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by Tim Beissmann

Federal Industry Minister Ian Macfarlane believes there’s a “very high chance” Toyota will stop building cars in Australia if its employees do not accept revised workplace agreements.

Macfarlane told ABC News today talks between the federal and Victorian governments in Melbourne this week had not delivered a plan to save the Altona-based car maker and the state’s automotive parts suppliers, but said the two agreed changes to “archaic” workplace arrangements were vital.

“What I’m saying to the workers of Toyota is think very carefully about the current situation, with the current reforms that Toyota is trying to put in place,” Macfarlane said.

“If those reforms don’t take place then there’s a very high chance that Toyota will not be able to compete and, therefore, the last car manufacturer in Australia will close.

“The reality is that unless we can reduce the cost of producing cars in Australia, then the Toyota workers will not have a job in the long term.”

2012 Toyota Camry Hybrid - Camry HL (left) and Camry H

Toyota Australia – which is aiming to reduce the production cost of every car it builds by $3800 by 2018 – is currently appealing a Federal Court decision barring it from making changes to it workplace agreement after workers lodged an official complaint about proposed changes.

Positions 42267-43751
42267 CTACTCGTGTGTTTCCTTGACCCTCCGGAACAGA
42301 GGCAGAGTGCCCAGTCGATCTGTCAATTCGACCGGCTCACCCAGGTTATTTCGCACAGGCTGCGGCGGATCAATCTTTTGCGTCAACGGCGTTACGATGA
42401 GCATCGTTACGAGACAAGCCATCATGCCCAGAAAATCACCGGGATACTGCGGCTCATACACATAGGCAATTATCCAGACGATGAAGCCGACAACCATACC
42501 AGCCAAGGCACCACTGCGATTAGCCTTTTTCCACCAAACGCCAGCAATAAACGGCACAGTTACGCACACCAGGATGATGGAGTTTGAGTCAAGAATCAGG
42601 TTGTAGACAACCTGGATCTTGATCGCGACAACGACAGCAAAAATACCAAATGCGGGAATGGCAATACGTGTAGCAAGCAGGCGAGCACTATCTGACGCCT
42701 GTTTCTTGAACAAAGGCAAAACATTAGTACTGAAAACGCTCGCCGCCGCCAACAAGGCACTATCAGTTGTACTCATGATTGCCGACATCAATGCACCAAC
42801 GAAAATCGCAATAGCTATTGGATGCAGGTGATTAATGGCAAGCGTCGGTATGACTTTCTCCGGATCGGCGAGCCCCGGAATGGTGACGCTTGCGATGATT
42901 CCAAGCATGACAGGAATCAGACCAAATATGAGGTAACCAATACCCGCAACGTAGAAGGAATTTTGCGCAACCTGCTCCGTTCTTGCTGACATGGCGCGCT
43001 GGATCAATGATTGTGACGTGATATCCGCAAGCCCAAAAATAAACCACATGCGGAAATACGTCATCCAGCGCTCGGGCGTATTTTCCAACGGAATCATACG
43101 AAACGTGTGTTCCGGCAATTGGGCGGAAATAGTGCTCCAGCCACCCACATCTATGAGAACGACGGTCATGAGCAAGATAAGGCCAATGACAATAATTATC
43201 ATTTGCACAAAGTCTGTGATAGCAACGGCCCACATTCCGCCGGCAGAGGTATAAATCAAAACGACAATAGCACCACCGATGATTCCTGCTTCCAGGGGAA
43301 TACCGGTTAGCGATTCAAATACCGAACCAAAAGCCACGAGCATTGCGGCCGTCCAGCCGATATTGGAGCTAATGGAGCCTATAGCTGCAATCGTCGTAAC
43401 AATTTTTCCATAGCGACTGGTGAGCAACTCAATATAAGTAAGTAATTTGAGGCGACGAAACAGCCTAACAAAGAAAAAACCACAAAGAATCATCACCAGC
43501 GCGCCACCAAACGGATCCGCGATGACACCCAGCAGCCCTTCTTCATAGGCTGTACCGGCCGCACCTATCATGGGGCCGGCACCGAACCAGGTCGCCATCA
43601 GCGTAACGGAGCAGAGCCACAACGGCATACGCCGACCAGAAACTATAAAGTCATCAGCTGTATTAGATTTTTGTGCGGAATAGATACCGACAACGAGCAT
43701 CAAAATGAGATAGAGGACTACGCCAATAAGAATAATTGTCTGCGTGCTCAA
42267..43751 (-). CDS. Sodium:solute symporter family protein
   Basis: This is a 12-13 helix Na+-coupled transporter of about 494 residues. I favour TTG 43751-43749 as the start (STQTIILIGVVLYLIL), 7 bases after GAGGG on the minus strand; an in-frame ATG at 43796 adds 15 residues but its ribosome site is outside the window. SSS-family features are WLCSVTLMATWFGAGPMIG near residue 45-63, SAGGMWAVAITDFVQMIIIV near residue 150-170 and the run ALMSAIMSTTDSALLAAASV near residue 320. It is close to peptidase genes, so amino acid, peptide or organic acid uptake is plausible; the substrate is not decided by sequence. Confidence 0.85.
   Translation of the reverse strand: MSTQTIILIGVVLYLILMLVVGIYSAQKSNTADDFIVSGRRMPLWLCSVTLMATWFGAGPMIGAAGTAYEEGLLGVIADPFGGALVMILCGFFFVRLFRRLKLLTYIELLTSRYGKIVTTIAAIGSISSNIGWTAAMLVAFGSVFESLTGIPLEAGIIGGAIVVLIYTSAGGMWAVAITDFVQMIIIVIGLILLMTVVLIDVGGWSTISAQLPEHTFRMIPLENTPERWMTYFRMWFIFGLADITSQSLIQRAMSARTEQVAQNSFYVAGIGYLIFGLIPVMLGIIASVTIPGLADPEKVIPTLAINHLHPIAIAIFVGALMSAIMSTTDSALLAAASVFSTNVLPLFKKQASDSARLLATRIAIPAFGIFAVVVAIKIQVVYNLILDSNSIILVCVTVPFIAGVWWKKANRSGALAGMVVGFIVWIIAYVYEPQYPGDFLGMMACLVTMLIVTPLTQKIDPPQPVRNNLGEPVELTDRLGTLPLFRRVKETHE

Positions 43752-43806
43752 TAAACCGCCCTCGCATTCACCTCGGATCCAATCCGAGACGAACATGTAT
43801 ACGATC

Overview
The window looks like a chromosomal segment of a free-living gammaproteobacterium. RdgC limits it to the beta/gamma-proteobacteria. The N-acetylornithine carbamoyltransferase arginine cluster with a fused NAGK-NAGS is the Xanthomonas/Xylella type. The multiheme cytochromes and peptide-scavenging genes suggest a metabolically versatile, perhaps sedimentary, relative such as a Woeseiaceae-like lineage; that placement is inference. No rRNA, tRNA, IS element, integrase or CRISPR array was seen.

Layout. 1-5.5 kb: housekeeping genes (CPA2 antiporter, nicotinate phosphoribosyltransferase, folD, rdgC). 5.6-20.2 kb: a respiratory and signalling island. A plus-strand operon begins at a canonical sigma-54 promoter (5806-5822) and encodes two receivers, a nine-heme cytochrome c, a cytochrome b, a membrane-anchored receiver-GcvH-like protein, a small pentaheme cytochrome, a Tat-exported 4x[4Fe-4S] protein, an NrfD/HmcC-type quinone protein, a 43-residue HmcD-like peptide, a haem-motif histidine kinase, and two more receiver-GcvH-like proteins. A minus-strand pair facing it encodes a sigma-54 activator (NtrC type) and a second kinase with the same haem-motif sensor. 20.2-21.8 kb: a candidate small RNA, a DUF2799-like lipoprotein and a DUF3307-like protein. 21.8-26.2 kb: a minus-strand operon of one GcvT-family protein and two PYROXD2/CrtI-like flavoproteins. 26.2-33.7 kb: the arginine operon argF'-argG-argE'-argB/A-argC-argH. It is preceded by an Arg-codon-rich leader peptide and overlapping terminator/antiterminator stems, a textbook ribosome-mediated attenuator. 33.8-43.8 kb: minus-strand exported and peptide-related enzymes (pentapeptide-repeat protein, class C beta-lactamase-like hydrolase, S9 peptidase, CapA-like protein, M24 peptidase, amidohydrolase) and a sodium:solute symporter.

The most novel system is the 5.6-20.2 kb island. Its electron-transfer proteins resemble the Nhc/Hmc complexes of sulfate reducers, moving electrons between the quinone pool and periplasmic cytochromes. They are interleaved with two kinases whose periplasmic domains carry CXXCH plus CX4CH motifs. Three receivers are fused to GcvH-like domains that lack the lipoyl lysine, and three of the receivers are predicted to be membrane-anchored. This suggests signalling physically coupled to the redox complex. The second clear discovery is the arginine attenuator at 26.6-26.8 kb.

Macfarlane says the car maker will struggle to be competitive with rival overseas production plants without changes, and encouraged workers to accepts compromises to their entitlements.

“We need to make sure that in terms of the work practices, that they are allowing the productivity we need out of that plant for it to be competitive internationally,” he said.

“An archaic workplace practice system, such as having four hours off to give blood, will not make that plant competitive.”

Macfarlane also warned that unions needed to be flexible in their demands of the car maker or face the reality that “we will never get the productivity of the plant to the level that it needs to be”.

“On that basis nothing, nothing, the Commonwealth does and nothing the Victorian Government does will save that plant from closing.”

Australian Manufacturing Workers’ Union national secretary Paul Bastian slammed the minister’s comments, however, insisting it was Toyota Australia’s responsibility, and not that of the workers, to make its factory financially viable.

“We are not going to stand by and cop any government or any government minister seeking to apportion their failings, blaming workers. It’s not on,” Bastian told ABC.

“It’s not about sacrificing conditions. It’s about having a dialogue with the company about all the issues.”




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